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POLICE

Money laundering on the rise in Sweden

Police statistics reveal a 30 percent increase in the number of reported cases of money laundering in Sweden for 2010, prompting calls for the creation of a new agency to combat the problem.

Money laundering on the rise in Sweden

According to figures from the financial crimes police (Finanspolisen), the number of reported money laundering cases in Sweden increased by 3,000 to a total of 12,000 reported cases in 2010, the Svenska Dagbladet (SvD) newspaper reports.

Sweden has been criticised for not doing enough to combat this type of crimes and now the Swedish National Council for Crime Prevention (Brottsförebyggande rådet – Brå) is suggesting the creation a national financial intelligence centre to be shared by Swedish Police, Customs, Tax agency and Economic Crime Authority (Ekobrottsmyndigheten).

“This way we can free up resources, make use of each of the authorities’ expertise and increase the quality of operative intelligence,” Daniel Vesterhav, researcher at the crime prevention council, told SvD.

The report also shows that out of the 14,500 companies in Sweden obliged by law to report possible money laundering crimes within their own organisation, 90 percent of reports come from banks, foreign exchange companies and other money handling businesses.

But the number of unreported cases is believed to be large. Some businesses that the crime prevention council considers to be specifically targeted did not report a single case of suspected money laundering in 2010.

Last year, six out of a thousand car dealers, eight out of 6,100 real estate agents, and five out of 4,117 private accountants filed a money laundering report to the council.

Not one single tax adviser out of Sweden’s 159 obliged to report potential money laundering crimes to police filed a report last year.

According to the crime prevention council, this is likely because companies are reluctant to file a report based on suspicions or simply don’t understand what it is that the financial unit of the police is interested in.

“Many companies are worried that they may be threatened if it is known that they have reported a potential case,” Vesterhav told SvD.

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PROTESTS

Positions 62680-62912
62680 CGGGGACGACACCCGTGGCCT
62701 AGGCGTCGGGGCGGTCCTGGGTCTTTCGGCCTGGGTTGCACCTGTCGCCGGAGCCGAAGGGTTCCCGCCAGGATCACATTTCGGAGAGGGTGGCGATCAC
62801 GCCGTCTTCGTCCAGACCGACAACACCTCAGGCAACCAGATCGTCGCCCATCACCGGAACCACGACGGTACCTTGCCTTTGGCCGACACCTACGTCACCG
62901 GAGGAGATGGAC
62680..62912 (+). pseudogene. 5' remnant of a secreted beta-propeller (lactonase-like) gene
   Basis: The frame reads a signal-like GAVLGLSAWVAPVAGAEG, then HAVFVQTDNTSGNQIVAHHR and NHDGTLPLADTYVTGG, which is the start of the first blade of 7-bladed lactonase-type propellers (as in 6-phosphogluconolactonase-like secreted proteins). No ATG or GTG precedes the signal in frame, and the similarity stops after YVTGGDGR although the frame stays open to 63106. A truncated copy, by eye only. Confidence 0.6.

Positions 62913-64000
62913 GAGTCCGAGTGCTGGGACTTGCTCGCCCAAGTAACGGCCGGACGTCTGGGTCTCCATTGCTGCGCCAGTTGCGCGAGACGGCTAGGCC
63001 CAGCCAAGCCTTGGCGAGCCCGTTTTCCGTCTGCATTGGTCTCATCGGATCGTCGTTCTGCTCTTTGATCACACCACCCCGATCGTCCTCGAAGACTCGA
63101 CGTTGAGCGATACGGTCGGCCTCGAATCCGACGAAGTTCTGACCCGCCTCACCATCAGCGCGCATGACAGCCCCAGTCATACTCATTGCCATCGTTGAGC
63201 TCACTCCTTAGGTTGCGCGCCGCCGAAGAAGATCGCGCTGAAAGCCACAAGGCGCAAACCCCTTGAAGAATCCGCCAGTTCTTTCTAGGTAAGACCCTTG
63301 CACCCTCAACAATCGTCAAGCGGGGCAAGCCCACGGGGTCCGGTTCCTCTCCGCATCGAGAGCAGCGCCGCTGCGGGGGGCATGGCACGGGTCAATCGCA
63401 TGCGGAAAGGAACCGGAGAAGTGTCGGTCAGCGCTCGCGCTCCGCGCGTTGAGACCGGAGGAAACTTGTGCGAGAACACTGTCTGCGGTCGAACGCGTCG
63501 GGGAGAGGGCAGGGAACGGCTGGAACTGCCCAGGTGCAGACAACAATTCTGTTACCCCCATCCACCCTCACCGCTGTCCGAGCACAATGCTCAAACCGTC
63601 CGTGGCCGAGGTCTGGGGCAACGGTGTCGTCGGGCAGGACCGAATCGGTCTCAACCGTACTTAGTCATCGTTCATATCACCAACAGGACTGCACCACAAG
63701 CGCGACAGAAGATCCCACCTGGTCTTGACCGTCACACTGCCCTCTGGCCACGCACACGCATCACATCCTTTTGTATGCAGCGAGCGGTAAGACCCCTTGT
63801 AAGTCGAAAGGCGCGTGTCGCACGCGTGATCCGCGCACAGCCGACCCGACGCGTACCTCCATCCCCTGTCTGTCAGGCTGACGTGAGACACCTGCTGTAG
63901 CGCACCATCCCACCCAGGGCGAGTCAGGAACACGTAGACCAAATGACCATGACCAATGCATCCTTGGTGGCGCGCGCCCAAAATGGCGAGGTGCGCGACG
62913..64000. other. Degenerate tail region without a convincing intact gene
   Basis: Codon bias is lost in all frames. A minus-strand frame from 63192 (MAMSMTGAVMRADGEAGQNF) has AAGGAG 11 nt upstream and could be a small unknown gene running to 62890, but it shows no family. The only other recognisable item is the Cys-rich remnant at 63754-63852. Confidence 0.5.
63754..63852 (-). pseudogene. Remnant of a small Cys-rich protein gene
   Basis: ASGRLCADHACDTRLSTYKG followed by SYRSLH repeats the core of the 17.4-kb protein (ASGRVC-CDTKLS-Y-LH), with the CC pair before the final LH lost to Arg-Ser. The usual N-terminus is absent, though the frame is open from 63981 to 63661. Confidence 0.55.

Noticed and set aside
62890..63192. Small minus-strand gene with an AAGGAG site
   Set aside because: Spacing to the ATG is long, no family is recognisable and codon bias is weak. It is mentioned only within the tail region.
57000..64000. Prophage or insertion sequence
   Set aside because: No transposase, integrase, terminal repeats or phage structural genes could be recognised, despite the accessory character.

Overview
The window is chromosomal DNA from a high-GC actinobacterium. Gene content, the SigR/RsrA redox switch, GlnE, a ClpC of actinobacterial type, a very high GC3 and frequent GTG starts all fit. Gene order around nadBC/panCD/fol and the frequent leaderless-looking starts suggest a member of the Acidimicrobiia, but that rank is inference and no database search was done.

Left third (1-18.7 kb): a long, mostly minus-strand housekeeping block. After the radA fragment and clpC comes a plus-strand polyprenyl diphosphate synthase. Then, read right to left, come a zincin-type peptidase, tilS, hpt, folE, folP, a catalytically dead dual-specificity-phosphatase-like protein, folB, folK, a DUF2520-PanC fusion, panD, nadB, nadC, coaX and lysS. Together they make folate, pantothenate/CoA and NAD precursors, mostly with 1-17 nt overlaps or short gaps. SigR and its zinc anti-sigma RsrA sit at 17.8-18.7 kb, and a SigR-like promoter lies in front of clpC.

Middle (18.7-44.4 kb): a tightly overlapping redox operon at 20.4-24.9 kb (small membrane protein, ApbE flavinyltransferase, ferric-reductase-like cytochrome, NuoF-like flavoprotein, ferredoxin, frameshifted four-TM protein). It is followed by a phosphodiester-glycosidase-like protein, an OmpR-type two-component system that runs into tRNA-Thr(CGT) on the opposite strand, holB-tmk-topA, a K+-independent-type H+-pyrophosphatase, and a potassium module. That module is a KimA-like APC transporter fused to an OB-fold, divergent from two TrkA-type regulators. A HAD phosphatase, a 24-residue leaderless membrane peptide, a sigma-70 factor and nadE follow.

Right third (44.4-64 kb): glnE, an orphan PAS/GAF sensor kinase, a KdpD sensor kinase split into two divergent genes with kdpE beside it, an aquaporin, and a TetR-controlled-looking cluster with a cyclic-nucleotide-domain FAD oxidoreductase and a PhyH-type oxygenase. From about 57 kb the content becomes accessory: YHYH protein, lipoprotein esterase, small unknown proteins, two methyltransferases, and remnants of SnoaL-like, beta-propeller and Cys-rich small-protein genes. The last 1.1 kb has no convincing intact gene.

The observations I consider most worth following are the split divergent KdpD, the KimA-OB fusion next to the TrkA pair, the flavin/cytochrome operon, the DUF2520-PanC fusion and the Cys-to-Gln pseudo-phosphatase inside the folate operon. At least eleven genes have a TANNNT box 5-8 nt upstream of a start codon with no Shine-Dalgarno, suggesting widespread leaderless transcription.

Calls for special police tactics to be available across Sweden

The chairwoman of the Police Association West Region has said that police special tactics, known as Särskild polistaktik or SPT, should be available across Sweden, to use in demonstrations similar to those during the Easter weekend.

Calls for special police tactics to be available across Sweden

SPT, (Särskild polistaktik), is a tactic where the police work with communication rather than physical measures to reduce the risk of conflicts during events like demonstrations.

Tactics include knowledge about how social movements function and how crowds act, as well as understanding how individuals and groups act in a given situation. Police may attempt to engage in collaboration and trust building, which they are specially trained to do.

Katharina von Sydow, chairwoman of the Police Association West Region, told Swedish Radio P4 West that the concept should exist throughout the country.

“We have nothing to defend ourselves within 10 to 15 metres. We need tools to stop this type of violent riot without doing too much damage,” she said.

SPT is used in the West region, the South region and in Stockholm, which doesn’t cover all the places where the Easter weekend riots took place.

In the wake of the riots, police unions and the police’s chief safety representative had a meeting with the National Police Chief, Anders Tornberg, and demanded an evaluation of the police’s work. Katharina von Sydow now hopes that the tactics will be introduced everywhere.

“This concept must exist throughout the country”, she said.

During the Easter weekend around 200 people were involved in riots after a planned demonstration by anti-Muslim Danish politician Rasmus Paludan and his party Stram Kurs (Hard Line), that included the burning of the Muslim holy book, the Koran.

Police revealed on Friday that at least 104 officers were injured in counter-demonstrations that they say were hijacked by criminal gangs intent on targeting the police. 

Forty people were arrested and police are continuing to investigate the violent riots for which they admitted they were unprepared. 

Paludan’s application for another demonstration this weekend was rejected by police.

In Norway on Saturday, police used tear gas against several people during a Koran-burning demonstration after hundreds of counter-demonstrators clashed with police in the town of Sandefjord.

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